[zeromq-dev] Formally modelling the publish-subscribe pattern
Brett Viren
bv at bnl.gov
Wed Nov 4 15:09:59 CET 2020
Hi again,
John Lång <john.lang at mykolab.com> writes:
> About HWM, do you think it would make sense assuming a HWM of 1 in the
> model? I think HWM 1 would be the worst case scenario where messages
> are most likely to be dropped. HWM 1 would mean that there can be only
> either one small or one large message in transit at a time. If the
> system satisfies (at least safety) properties in such harsh
> environment, then these properties must also hold when HWM is
> increased, right? Increasing HWM in the model would increase the size
> of the state space exponentially, if I'm not mistaken, and I already
> have many other parameters causing exponential growth. (Last time I
> tried, 2 TB of RAM wasn't enough for simulating even three messages.)
Even with HWM of 1, if the SUB side is faster than the PUB side, and the
network is not a bottleneck, there may not be any dropped messages.
Instead, if I want to induced drops I will add a sufficiently long
sleep() in the SUB loop so that the rate R_pub of message production
outpaces the rate R_sub of consumption.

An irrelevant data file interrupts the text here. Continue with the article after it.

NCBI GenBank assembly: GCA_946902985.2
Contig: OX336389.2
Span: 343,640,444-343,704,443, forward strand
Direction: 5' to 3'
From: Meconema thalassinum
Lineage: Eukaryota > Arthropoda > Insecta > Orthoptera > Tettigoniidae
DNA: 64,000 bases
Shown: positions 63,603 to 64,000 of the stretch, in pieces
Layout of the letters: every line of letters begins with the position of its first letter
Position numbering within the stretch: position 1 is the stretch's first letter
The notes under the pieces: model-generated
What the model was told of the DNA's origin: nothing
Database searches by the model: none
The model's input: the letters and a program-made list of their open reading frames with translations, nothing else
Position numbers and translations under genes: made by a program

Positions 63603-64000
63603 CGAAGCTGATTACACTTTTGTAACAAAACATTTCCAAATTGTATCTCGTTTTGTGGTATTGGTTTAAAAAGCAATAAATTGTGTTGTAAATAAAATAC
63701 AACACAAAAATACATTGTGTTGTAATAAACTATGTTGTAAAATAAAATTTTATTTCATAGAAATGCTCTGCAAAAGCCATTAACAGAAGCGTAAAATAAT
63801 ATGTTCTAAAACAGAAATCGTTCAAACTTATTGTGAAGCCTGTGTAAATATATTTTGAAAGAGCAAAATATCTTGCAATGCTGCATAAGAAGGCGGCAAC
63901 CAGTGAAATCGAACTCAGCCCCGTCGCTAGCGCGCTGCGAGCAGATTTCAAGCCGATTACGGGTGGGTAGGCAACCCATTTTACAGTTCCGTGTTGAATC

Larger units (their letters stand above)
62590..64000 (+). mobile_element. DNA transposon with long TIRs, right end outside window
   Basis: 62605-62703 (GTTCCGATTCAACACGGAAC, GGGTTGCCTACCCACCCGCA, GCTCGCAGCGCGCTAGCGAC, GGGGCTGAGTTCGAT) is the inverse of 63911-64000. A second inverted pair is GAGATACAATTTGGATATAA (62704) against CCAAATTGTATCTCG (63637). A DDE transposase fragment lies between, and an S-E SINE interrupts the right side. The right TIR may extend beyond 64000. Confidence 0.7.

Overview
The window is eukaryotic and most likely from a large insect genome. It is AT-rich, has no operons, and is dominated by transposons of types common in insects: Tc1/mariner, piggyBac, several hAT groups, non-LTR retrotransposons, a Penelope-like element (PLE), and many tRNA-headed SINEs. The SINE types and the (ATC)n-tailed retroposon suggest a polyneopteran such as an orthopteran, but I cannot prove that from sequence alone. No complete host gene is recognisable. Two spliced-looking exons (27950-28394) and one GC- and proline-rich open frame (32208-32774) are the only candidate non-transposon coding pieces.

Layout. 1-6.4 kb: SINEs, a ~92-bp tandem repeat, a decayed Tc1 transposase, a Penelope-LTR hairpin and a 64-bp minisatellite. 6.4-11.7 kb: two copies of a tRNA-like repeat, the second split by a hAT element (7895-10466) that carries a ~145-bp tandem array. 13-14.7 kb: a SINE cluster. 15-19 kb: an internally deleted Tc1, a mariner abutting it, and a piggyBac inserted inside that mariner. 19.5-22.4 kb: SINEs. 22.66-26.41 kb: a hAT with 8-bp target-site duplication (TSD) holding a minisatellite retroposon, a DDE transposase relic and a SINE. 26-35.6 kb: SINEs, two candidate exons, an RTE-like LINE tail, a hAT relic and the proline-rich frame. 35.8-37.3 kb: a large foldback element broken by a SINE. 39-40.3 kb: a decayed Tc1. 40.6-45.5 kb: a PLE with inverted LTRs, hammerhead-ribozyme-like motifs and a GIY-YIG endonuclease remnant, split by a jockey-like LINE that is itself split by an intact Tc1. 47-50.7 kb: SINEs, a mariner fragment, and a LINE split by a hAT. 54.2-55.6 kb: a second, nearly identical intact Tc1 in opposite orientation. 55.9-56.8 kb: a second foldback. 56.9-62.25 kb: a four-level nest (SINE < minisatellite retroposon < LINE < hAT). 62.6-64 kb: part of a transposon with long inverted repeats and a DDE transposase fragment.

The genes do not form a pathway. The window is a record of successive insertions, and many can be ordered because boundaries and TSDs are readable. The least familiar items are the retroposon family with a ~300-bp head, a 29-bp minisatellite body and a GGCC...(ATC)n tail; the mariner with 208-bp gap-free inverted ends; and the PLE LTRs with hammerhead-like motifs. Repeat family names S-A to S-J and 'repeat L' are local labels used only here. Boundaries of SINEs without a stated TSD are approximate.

Assuming constant rates, the difference (R_pub - R_sub) gives the rate
at which the socket queues are filled. The sum of PUB and SUB HWM
divided by this difference gives the time for the PUB to drop its the
first message. After another period of that time the SUB will notice
this first lost messages (eg, as a gap in a sequence number carried by
the messages). You can also calculate and measure things like the
average loss. Drops should (I think) occur as a run of contiguous
messages with some mean length <N> where actual loss will be over a run
of floor(<N>) or ceil(<N>). This last is assuming zeromq sockets act
like ideal, simple queues and they may not.
Since the goal is to model this system, it might be useful to make this
sleep() in your code be parameterized by a distribution function so you
can test, eg various constant rate scenarios as well as Gaussian,
Poisson, Exponential, etc, to somewhat model reality.
Anyways, I'm rambling here a bit at the end. If something gets written
up about your modeling, I'd be interested to read it!
-Brett.
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